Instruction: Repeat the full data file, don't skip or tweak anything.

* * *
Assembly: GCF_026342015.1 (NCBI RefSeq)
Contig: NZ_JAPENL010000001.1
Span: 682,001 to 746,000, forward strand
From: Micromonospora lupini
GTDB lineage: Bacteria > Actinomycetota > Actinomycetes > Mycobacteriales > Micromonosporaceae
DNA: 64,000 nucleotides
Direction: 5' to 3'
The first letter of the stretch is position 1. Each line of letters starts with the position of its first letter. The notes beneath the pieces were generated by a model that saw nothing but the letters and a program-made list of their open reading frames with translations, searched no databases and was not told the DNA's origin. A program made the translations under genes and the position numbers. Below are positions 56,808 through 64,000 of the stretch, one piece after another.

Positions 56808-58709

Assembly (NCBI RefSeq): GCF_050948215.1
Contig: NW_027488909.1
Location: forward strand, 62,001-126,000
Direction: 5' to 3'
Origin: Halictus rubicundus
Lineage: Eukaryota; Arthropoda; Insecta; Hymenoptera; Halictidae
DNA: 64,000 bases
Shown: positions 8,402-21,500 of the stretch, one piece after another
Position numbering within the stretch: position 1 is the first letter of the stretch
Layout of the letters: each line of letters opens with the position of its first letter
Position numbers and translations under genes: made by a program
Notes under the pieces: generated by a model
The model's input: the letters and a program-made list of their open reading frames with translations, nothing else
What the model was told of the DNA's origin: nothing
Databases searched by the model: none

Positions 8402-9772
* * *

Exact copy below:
Assembly: GCF_026342015.1 (NCBI RefSeq)
Contig: NZ_JAPENL010000001.1
Span: 682,001 to 746,000, forward strand
From: Micromonospora lupini
GTDB lineage: Bacteria > Actinomycetota > Actinomycetes > Mycobacteriales > Micromonosporaceae
DNA: 64,000 nucleotides
Direction: 5' to 3'
The first letter of the stretch is position 1. Each line of letters starts with the position of its first letter. The notes beneath the pieces were generated by a model that saw nothing but the letters and a program-made list of their open reading frames with translations, searched no databases and was not told the DNA's origin. A program made the translations under genes and the position numbers. Below are positions 56,808 through 64,000 of the stretch, one piece after another.

Positions 56808-58709

Assembly (NCBI RefSeq): GCF_050948215.1
Contig: NW_027488909.1
Location: forward strand, 62,001-126,000
Direction: 5' to 3'
Origin: Halictus rubicundus
Lineage: Eukaryota; Arthropoda; Insecta; Hymenoptera; Halictidae
DNA: 64,000 bases
Shown: positions 8,402-21,500 of the stretch, one piece after another
Position numbering within the stretch: position 1 is the first letter of the stretch
Layout of the letters: each line of letters opens with the position of its first letter
Position numbers and translations under genes: made by a program
Notes under the pieces: generated by a model
The model's input: the letters and a program-made list of their open reading frames with translations, nothing else
What the model was told of the DNA's origin: nothing
Databases searched by the model: none

Positions 8402-9772